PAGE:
By James Fanelli, DNAinfo Reporter/Producer
BELLEROSE — The son of a Queens pastor received a $125,000 settlement from the city after suing cops for falsely arresting him in retaliation for his father speaking out about Sean Bell's death.
Julian Cabiness, 27, spent two months in jail in 2008 on a trumped-up murder charge because his father "invoked hostility from the NYPD due to his holding a memorial service for Sean Bell and due to his activism in his community regarding the Bell memorial service," according to a federal lawsuit filed in 2011.
Cabiness accused cops of a having a "vendetta" against his father and that police "effectively chilled the exercise of their First Amendment right." The city settled the suit on June 8, records showed.
"It was a joke, except to Mr. Cabiness," his lawyer, Fred B. Lichtmacher, told DNAinfo.com New York.
Cabiness' dad, the Rev. Caesar Cabiness, presides over the Praise Tabernacle Church, which is just a dozen blocks from where five officers gunned down an unarmed Bell in a hail of 50 bullets on Nov. 25, 2006.
The pastor, a former MTA bus driver, was friends with Sean Bell's father and had organized a memorial service for the slain 23-year-old in January 2008.
A month later, on Feb. 6., cops arrested Julian Cabiness without explanation as he left his Bellerose home in his car at 7:15 a.m. to pick up his daughter and take her to school, his lawsuit said. Cabiness accused the cops of waiting for him on the block and making a U-turn in order to pull him over.
More than four hours later, detectives placed him in a lineup, where a police confidential informant, who had a criminal record and was known to be unreliable, identified him as the killer in a 2003 murder, the lawsuit said. Cabiness claimed the lineup was biased and unfair because he was the only light-skinned African American in the group and only one other person matched his age range.
Cabiness was charged with second-degree murder and criminal possession of a weapon. He was also slapped with a drug possession charge after cops allegedly found residue of the crack cocaine in his car.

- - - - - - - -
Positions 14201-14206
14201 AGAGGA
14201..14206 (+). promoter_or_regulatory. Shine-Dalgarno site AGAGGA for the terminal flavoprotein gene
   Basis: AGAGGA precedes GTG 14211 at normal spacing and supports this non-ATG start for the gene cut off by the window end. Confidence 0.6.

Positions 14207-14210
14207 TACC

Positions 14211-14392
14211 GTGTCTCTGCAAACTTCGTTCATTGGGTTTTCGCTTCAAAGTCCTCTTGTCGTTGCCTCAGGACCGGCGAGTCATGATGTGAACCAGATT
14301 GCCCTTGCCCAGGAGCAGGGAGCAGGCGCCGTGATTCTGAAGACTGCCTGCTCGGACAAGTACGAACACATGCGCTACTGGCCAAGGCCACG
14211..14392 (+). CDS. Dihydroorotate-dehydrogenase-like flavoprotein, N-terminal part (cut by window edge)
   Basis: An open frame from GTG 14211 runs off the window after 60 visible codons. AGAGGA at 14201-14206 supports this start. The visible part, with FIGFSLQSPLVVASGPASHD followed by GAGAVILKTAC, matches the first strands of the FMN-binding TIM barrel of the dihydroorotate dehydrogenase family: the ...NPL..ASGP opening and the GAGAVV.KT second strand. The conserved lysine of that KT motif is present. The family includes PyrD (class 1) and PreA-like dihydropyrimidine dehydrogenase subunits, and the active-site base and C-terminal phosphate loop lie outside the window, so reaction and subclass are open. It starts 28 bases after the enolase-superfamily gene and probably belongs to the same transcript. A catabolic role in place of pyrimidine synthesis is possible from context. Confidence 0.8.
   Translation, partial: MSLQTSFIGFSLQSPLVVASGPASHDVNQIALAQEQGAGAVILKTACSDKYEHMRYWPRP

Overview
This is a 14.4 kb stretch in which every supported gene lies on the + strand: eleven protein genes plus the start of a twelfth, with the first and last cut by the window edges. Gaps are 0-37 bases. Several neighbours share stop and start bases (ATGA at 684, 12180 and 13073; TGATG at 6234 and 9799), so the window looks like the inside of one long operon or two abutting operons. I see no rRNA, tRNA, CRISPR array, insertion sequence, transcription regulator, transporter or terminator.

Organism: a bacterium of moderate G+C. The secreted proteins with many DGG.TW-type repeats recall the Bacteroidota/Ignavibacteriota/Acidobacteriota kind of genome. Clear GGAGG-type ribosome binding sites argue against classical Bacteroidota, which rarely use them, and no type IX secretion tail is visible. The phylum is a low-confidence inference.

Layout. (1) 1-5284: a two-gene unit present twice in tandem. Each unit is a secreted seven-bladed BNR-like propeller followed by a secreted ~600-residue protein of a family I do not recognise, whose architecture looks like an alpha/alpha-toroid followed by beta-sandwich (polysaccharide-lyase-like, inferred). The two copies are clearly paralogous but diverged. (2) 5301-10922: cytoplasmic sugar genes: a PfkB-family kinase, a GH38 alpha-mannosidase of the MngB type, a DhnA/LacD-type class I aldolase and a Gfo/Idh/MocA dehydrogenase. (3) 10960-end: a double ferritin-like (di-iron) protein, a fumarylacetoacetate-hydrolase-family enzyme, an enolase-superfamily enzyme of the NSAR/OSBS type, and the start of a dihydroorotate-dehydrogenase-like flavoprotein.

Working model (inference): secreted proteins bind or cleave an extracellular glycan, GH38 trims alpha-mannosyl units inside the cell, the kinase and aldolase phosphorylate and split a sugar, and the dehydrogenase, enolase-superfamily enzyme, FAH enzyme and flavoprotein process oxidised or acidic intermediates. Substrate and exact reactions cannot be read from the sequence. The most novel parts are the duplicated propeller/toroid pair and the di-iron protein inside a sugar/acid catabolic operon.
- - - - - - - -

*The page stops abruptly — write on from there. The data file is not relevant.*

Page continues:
A Queens judge remanded Cabiness without bail, and he remained in jail until March 27, 2008, when Queens prosecutors dropped the murder and weapons charges.
A law enforcement source said the Cabiness case collapsed when the informant was charged with rape and he refused to testify unless he received a lenient plea deal.
"He was trying to bargain his testimony for a walk on the rape case," the source said.
Cabiness' lawsuit said Queens prosecutors offered him an adjudication in contemplation of dismissal, which would let him plead only to the drug charges in exchange for keeping his record clean.
The city Law Department said Cabiness' arrest was not police retaliation.
"The plaintiff's prosecution was handled in good faith, and his arrest was based on statements by an eye witness who also picked the plaintiff from a police line-up," said assistant Corporation Counsel Steve Stavridis. "There was no evidence on the claims of family-related retaliation. Based on the circumstances of this lawsuit, the settlement was the best course of action."
The lawsuit claimed cops "fabricated" the charge and prosecutors offered the ACD because "arresting officers had been severely compromised, the confidential informant had been severely compromised [and] there was literally no evidence of [Cabiness'] guilt."
"There was no information at all connecting [Cabiness] to the crime," Lichtmacher said. "He's a complete straight arrow. He never had a summons. ... The thing was unbelievable."
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